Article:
Rugby is Back, and the U.S. Might Actually Have a Shot

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Photographs by Peter Yang


The players hit the field. Hard. The prospects for the Eagles Sevens rugby team are crawling on all fours in some sort of torture session. They include a Super Bowl champion, a captain with an accent straight out of Downton Abbey, and a sprinter who ate dog food to get by as a foster child. There are about 20 guys trying out for 12 spots on America’s team as rugby returns to the Olympics after a 92-year nap. They scramble around a pole in the Southern California sun, diving on a rugby ball the size of a Euro traveler’s backpack.

“Go faster!” team captain Madison Hughes screams in his posh British accent. Assistant coach Chris Brown named these drills “Yaka Yards,” and as advertised, one player is on the far side of the field, yakking. Another player states the obvious: “This sucks.”

It is all part of training for rugby sevens, which makes its debut this summer in Rio de Janeiro. You may know a bit about regular rugby, which was once an Olympic sport. That’s the one in which 15 guys with torn ears move in unison like some kind of mutating amoeba. (The U.S. won gold in this version of the sport in the 1924 Olympics, the last time it was played.) That’s not rugby sevens. Sevens is played on a patch of grass roughly the size of an American football field but with only seven per side. It’s a bit like hockey when players are removed in overtime and the ice opens up.

As with American football, sevens teams aim for seven points per possession: five for crossing the goal line (they call that a try) and two for the conversion (which is similar to an extra point). Play pauses when you’re tackled, but you can hike it back to your own teammate in something known as a ruck. Since there are just two seven-minute halves, a complete game including halftime is played in less time than an episode of Archer.

The one advantage the Americans have is speed. Guys like Carlin Isles and Perry Baker, whose nickname is Speed Stick (though his teammates also call him by lesser deodorant variations), are as fast as Division 1 sprinters, but they lack experience. Teams from Fiji, New Zealand, and South Africa rely on players who have been competing from an age when most American kids are still striking out in T-ball.

Isles took up the game just four years ago, and as recently as 2013, Baker was still playing wide receiver for the now-defunct arena-football team Pittsburgh Power. The transition has resulted in some hilarious and terrifying moments, like the time Baker laid out an opposing player. “I tackled like football,” Baker says. “I just ran through and chopped the guy’s leg out from under him. Everyone went crazy.” He was nearly run out of the stadium on a rail while his teammates explained that he didn’t know the rules.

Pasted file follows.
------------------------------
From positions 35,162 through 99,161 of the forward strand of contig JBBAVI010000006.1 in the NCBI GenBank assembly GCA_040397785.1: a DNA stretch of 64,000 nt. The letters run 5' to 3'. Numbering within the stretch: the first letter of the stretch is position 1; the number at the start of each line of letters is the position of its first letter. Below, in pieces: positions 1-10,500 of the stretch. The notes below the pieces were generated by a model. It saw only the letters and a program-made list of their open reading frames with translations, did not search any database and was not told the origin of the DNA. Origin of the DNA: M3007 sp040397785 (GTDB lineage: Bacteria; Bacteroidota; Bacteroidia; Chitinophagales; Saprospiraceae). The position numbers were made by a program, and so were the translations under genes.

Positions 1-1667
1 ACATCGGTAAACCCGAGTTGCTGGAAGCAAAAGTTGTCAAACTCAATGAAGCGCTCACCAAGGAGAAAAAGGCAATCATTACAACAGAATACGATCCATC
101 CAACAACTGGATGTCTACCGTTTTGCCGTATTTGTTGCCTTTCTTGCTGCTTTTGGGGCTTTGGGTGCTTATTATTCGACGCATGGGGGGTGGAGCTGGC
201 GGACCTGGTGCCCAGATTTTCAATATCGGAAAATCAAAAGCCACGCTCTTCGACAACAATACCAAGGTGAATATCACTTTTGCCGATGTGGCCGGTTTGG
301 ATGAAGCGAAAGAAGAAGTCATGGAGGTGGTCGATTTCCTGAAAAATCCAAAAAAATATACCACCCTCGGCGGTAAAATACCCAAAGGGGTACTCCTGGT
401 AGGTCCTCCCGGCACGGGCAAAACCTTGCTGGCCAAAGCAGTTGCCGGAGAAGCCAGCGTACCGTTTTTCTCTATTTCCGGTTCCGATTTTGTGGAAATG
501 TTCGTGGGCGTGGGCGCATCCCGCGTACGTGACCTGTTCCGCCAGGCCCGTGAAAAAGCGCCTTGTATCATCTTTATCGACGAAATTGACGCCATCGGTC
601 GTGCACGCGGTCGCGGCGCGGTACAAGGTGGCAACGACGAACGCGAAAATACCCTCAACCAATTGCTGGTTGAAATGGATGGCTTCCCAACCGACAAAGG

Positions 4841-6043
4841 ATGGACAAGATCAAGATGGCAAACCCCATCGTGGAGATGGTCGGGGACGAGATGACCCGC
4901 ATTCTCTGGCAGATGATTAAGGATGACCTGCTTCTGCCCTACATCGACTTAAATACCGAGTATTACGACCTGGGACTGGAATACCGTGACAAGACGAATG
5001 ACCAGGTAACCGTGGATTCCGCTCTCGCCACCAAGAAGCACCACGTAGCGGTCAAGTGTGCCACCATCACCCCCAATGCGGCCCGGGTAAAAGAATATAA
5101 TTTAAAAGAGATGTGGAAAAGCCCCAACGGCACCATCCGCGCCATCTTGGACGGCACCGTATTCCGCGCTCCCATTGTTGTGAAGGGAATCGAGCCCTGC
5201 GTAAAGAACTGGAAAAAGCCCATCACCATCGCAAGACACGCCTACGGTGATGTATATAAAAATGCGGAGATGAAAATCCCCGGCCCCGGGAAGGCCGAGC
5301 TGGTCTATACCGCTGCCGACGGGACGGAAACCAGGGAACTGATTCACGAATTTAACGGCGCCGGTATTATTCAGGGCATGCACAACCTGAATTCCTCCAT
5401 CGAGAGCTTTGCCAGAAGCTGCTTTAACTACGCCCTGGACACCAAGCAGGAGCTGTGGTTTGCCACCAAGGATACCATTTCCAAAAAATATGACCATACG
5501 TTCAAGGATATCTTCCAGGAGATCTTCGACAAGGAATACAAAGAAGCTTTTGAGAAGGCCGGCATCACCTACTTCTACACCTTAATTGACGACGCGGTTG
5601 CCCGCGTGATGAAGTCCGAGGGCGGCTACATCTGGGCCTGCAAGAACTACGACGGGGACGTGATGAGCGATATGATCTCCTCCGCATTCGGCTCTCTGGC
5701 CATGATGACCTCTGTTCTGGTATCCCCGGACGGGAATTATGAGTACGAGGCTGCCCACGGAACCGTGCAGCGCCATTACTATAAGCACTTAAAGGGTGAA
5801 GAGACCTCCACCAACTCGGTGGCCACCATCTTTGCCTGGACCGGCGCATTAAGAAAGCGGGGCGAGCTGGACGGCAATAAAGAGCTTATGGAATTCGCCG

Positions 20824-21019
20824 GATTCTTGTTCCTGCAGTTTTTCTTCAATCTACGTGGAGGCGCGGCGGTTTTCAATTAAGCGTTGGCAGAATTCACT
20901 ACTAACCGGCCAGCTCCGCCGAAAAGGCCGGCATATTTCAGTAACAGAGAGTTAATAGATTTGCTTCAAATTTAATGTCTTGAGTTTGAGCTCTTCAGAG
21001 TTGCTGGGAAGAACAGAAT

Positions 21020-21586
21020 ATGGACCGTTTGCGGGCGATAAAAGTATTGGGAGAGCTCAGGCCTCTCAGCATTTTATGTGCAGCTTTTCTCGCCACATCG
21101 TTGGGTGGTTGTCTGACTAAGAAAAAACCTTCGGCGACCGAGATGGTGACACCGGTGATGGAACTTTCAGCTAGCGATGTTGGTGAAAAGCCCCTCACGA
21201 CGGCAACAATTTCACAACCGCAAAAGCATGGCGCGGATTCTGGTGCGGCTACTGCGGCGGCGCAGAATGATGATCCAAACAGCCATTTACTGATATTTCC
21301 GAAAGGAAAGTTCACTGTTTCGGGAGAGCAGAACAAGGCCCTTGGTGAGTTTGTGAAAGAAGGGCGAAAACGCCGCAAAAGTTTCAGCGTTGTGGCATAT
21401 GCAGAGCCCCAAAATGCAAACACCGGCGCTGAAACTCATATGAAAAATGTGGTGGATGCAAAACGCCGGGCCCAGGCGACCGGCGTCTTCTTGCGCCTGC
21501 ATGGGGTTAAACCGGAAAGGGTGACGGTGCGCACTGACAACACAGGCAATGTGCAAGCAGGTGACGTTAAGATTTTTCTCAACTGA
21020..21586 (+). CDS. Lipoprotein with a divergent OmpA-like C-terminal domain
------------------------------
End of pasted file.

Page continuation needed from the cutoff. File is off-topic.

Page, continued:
Baker spent four years playing small-college ball, and his family includes two NFL players. But Baker never made it to the NFL. When he gave up arena ball for rugby, his family thought he had lost his mind. “In the beginning it was like, ‘Boy, you don’t know what you’re doing,’ ” says Baker.

But rugby, which until recently was defined in the U.S. by the kegs stacked along the sidelines, is finally starting to pick up a legitimate following. Sevens leagues are sprouting up around the country, with kids playing touch ball and colleges launching leagues for both men and women. The Collegiate Rugby Championship in Philadelphia attracts tens of thousands of fans and airs on NBC.

Still, the Eagles’ practice is more rudimentary than what you’d see at world champion Fiji’s workout. The American team scrimmages, and a pass from Baker flies out of bounds as he tries to hit a teammate who isn’t there.

Brown calls the guys together and says, “We need to work on our comms and keep our passes flat. The effort is there — just need the concentration.” Translation: “We’re trying hard, but our communication is shit and our passes are like knuckling watermelons.”